I finished Larry Hurtado’s How on Earth Did Jesus Become a God? Historical Questions about Earliest Devotion to Jesus.
After reading this book, I still have questions. First of all, Hurtado argues that the hymn in Philippians 2—-and the fact that Paul expects for his audience to regard it as authoritative—-indicates that there was not controversy early on in Christianity that Jesus was divine. If early Christianity was so uniform about Jesus being divine and pre-existent, however, why do the synoptic Gospels appear to present a different picture, as least on the issue of Jesus’ pre-existence? I tend to agree with James Dunn that we see different views on when Jesus became the Son of God within the Gospels—-Matthew and Luke place the time at Jesus’ birth, Mark puts it at Jesus’ baptism (or so some have argued), and John says that Jesus was pre-existent.
I’m still open to the idea that even the synoptics depict Jesus as divine, though. When Mark says that John the Baptist was preparing the way for the Lord, he may be saying that Jesus was this Lord, for, in a sense, John the Baptist is preparing the way for Jesus. If you buy into Markan priority, Matthew appears to correct Mark to make Jesus look more divine and less human, as when Jesus in Matthew 9 does not ask who touched him after the woman with the blood-problem touches his garment and is healed, whereas Jesus in Mark 5 does inquire that. And Jesus in the synoptics walks on water and stills the sea, things that God in the Hebrew Bible does. But, in my opinion, the synoptics do not really present Jesus as pre-existent. How would Hurtado deal with what appear to be different Christologies in the Gospels? Would he even acknowledge that there are different Christologies?
Second, Hurtado argues that Jewish authorities sought to kill Jewish Christians because of the Jewish Christian belief that Jesus was divine. For Hurtado, Jewish authorities considered that belief to be blasphemous, the sort of sin for which the Torah prescribed the death penalty. I’m not going to argue that there’s nothing to Hurtado’s case, for there may very well be something to it. I have to admit that there is plenty in the New Testament about Jewish authorities wanting to put Christians to death, and part of that may have related to how Christians conceptualized Jesus. But why were there times when Jewish authorities did not seek to put Christians to death? Why did Jewish authorities flog Paul as someone under their leadership, rather than putting him to death? Shouldn’t Paul get something more serious than flogging, if he were (in the eyes of many Jews) either undermining the Torah or encouraging the worship of another god? And why does Josephus relate that James was highly regarded by a number of Jews (see here), if James was regarded as transgressing Jewish monotheism?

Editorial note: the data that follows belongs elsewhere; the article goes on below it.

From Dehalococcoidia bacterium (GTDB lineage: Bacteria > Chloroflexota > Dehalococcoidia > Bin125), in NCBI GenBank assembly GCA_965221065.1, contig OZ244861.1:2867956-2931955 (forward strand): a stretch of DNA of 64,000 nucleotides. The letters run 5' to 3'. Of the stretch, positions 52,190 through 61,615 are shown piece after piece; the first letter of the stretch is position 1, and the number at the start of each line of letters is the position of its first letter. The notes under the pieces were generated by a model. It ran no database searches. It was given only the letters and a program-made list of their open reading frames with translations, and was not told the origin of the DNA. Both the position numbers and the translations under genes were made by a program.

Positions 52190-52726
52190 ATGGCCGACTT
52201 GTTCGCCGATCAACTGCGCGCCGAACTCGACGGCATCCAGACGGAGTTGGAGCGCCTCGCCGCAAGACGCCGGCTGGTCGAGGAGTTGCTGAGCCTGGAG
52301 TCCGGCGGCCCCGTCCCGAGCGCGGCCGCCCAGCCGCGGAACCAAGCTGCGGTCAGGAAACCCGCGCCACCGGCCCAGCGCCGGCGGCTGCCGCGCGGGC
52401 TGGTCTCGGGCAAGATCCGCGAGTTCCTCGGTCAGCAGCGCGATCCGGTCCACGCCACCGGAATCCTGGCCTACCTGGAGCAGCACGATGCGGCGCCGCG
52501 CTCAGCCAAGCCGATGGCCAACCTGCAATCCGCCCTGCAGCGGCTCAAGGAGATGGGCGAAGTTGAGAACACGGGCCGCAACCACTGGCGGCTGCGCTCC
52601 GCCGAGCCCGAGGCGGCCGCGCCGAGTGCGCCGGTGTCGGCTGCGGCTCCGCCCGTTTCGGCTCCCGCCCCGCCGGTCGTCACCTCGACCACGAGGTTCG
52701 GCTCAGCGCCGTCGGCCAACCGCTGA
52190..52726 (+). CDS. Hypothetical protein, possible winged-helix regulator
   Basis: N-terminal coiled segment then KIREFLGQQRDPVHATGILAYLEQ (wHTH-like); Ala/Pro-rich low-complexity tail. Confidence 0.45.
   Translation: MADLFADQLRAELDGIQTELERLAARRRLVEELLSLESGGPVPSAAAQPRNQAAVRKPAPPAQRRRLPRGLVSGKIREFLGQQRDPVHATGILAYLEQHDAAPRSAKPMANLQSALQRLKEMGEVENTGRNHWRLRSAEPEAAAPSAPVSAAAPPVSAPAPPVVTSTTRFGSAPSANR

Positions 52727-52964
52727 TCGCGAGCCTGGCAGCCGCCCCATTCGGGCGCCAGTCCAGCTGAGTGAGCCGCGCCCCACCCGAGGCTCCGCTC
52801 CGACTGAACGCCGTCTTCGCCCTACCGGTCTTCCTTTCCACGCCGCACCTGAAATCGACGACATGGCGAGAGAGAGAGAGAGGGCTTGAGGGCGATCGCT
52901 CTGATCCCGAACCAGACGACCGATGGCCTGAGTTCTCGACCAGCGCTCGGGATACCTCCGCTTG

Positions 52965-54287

In my latest reading, Hurtado argued that Jewish Christians concluded that Jesus was divine on account of revelations that they received after Jesus’ death. Hurtado does not think that Second Temple Jewish belief in agents of God—-beings who carried God’s name or had certain divine powers—-was sufficient to give rise to the Jewish Christian worship of Jesus as divine, for agents of God were not worshiped in Second Temple Judaism. And Hurtado does not seem to believe that Jesus’ activity during his ministry was enough to give rise to the notion that he was divine, for, while Hurtado appears to believe that there were indications, Jesus’ divinity was not exactly explicit. Therefore, for Hurtado, Jewish Christians had to get their idea that Jesus was divine from elsewhere, and Hurtado contends that it was through visions.
When I first read this, I rolled my eyes, for I thought that Hurtado was making an apologetic move—-that he was suggesting that the Jewish Christians could not have gotten their controversial idea that Jesus was divine from anything in history, and so they had to get it from God. But that’s not Hurtado’s goal. Hurtado appeals to social scientific studies to argue that visions can give rise to new ideas (against those who maintain that visions only reinforce ideas that people already had), and this is the case for a variety of religions. In short, Hurtado is not privileging early Christianity. Moreover, Hurtado acknowledges that, historically-speaking, the early Christians could have hallucinated. But Hurtado’s point is that the early Christians had some experience that convinced them of Jesus’ divinity.